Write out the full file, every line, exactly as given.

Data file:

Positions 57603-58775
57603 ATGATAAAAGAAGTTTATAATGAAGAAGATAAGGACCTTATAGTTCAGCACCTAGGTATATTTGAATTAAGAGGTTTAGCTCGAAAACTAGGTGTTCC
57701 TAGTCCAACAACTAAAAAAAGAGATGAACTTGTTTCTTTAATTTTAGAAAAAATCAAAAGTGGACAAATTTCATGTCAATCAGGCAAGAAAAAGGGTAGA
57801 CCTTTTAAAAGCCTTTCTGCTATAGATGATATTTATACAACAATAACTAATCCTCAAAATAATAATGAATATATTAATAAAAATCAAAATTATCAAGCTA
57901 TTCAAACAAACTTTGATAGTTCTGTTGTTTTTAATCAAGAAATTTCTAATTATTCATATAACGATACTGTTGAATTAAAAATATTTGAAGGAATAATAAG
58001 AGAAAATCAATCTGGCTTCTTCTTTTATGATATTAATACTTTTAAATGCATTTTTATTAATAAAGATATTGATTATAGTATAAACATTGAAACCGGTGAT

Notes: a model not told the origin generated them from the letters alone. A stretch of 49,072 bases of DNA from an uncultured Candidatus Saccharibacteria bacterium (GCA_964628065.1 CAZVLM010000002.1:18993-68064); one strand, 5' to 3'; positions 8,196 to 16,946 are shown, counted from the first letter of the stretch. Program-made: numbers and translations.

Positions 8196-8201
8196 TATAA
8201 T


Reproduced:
Positions 57603-58775
57603 ATGATAAAAGAAGTTTATAATGAAGAAGATAAGGACCTTATAGTTCAGCACCTAGGTATATTTGAATTAAGAGGTTTAGCTCGAAAACTAGGTGTTCC
57701 TAGTCCAACAACTAAAAAAAGAGATGAACTTGTTTCTTTAATTTTAGAAAAAATCAAAAGTGGACAAATTTCATGTCAATCAGGCAAGAAAAAGGGTAGA
57801 CCTTTTAAAAGCCTTTCTGCTATAGATGATATTTATACAACAATAACTAATCCTCAAAATAATAATGAATATATTAATAAAAATCAAAATTATCAAGCTA
57901 TTCAAACAAACTTTGATAGTTCTGTTGTTTTTAATCAAGAAATTTCTAATTATTCATATAACGATACTGTTGAATTAAAAATATTTGAAGGAATAATAAG
58001 AGAAAATCAATCTGGCTTCTTCTTTTATGATATTAATACTTTTAAATGCATTTTTATTAATAAAGATATTGATTATAGTATAAACATTGAAACCGGTGAT

Notes: a model not told the origin generated them from the letters alone. A stretch of 49,072 bases of DNA from an uncultured Candidatus Saccharibacteria bacterium (GCA_964628065.1 CAZVLM010000002.1:18993-68064); one strand, 5' to 3'; positions 8,196 to 16,946 are shown, counted from the first letter of the stretch. Program-made: numbers and translations.

Positions 8196-8201
8196 TATAA
8201 T